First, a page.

For Syria, long bitterly opposed to Iraq under its fellow Ba'athist regime, the U.S. reaction to the invasion of Kuwait and its involvement in the coalition was a welcome opportunity. It has already brought a pay-off in the takeover of what remains of the Maronite heartland in the Lebanon, and possibly in increased subventions from Saudi Arabia. Whatever happens thereafter in the confrontation between Iraq and the U.S., Syria will be well able to take care of itself, nor is it a pressing U.S. interest to safeguard the present regime in Syria. Yet if Iraq is deemed to have come out the winner -- or a long-term stalemate develops -- the Damascus government is more likely to rethink where its advantage lies. Moreover, a victorious Iraq, or one ruled under an unbowed Saddam Hussein, might be better able to destabilize Syria or to take advantage of that country's internal troubles. Another ticklish situation may be created if Iraq sustains a defeat in the present conflict. This would present Syria, freed from the threat of rivalry of Iraqi power, to pursue an activist policy in the region, perhaps, but not necessarily, in conjunction with Iran. The analogy here is with Iraq after Iran had shown the white flag in 1988 -- an event which enabled Iraq to claim victory and to turn to other ventures judged to hold a prospect of much profit.
Egypt is an entirely different case from either Syria or Saudi Arabia. Unlike Saudi Arabia, Egypt is not so directly threatened by Iraq's military; unlike Syria, Egypt has not sought to play, since Nasser's death, such an activist role or destabilizing role in the region. Nonetheless, Egypt is still locked into its peace with Israel and important links to the United States. And Egypt remains the most important single country of the Arab world whose ambitions have been on the increase. It was by no means inevitable, however, for Egypt to take, so unambiguously and emphatically, a stand against Saddam Hussein. In doing so, it has shown courage and decisiveness. If the conflict with Saddam is long drawn out or ends in a compromise that could be represented as an Iraqi victory, there might be perilous consequences for a regime which has staked everything on the American connection and which is also looking to Saudi financial support. Thus, like both Syria and Saudi Arabia, a long continued crisis or perceived defeat for the anti-Iraq side could threaten Egypt's stability. Egypt is economically under great pressure and there are Islamic fundamentalist movements with a large popular following. If Mubarak is shown to have chosen the wrong, i.e. the losing, side in the Gulf conflict, the regime will be shaken, with perhaps fatal results.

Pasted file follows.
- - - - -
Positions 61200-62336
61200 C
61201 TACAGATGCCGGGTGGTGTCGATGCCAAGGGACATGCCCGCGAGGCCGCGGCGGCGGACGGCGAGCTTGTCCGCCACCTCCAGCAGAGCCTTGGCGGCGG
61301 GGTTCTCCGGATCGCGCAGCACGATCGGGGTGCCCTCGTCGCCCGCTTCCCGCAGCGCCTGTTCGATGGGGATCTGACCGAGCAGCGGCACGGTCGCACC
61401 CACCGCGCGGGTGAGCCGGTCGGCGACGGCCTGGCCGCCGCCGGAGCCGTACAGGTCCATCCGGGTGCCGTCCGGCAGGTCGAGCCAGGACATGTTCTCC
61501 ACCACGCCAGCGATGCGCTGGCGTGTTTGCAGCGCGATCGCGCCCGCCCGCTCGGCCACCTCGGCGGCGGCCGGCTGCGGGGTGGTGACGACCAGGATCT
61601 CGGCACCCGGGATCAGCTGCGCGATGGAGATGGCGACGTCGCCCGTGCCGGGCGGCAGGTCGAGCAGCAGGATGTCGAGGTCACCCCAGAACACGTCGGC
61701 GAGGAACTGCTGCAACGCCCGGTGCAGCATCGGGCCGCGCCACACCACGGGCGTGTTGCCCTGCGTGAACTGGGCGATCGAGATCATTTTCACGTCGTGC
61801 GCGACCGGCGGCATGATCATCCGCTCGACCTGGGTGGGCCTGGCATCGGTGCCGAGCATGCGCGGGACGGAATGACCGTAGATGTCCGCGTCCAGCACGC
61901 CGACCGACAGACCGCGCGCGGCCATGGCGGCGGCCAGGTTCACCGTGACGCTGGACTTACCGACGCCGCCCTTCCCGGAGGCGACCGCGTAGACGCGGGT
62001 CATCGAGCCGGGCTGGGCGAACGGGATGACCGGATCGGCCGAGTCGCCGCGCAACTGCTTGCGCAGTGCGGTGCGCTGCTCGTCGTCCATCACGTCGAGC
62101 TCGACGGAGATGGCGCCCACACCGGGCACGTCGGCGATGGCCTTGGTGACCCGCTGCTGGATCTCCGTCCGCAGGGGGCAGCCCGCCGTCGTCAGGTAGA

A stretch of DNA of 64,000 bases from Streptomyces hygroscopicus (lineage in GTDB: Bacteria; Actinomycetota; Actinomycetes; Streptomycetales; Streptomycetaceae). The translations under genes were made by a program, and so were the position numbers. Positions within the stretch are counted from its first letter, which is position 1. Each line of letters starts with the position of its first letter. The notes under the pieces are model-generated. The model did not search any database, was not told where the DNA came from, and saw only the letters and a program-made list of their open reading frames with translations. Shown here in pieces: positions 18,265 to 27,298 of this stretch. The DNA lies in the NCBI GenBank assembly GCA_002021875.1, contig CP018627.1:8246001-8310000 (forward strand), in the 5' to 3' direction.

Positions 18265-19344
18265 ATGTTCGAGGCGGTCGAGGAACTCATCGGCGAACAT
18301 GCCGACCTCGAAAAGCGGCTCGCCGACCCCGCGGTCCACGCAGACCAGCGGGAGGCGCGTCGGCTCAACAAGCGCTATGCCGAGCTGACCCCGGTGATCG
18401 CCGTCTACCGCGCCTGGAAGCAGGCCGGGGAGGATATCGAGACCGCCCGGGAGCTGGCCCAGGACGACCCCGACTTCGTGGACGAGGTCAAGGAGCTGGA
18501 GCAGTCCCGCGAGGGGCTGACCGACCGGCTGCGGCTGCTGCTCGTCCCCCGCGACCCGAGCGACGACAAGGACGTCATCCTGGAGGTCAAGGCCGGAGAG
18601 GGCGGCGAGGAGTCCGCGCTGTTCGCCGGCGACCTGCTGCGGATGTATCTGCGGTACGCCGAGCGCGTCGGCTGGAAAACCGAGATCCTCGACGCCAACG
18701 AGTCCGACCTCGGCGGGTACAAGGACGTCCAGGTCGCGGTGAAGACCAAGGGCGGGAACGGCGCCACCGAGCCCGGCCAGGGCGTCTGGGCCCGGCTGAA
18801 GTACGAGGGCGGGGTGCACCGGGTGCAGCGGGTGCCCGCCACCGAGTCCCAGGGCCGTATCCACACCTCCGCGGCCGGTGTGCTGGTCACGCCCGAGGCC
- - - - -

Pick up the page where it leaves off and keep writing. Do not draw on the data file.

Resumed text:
Turkey is a NATO member and of the greatest strategic importance. President Ozal has been courageous in throwing in his lot with the United States when he could have remained passive. He is under increasing attack by an opposition which can exploit inflation and other economic problems, some resulting from the crisis. Now that the Soviet threat has receded, many influential voices would, in the event of a U.S. setback in the Gulf, question the value, or indeed the necessity of the alliance. The growing Islamic sector argues that Turkey has no business consorting with non-Moslem or even anti-Moslem powers.
The longer the crisis continues, the more likely are these pressures -- which, incidentally, have little or nothing to do with the Arab-Israeli conflict -- will be felt. And if Iraq seems to have gained from its aggression, there will be more voices calling for imitation or accommodation than for resistance.
Elie Kedourie is the 1990-91 Koret Fellow at The Washington Institute and professor of politics at the University of London. He is the founder and editor of Middle Eastern Studies and the coeditor with Sylvia Haim of Palestine and Israel in the 19th and 20th Centuries (Cass, 1982) and Zionism and Arabism in Palestine and Israel (Cass, 1982).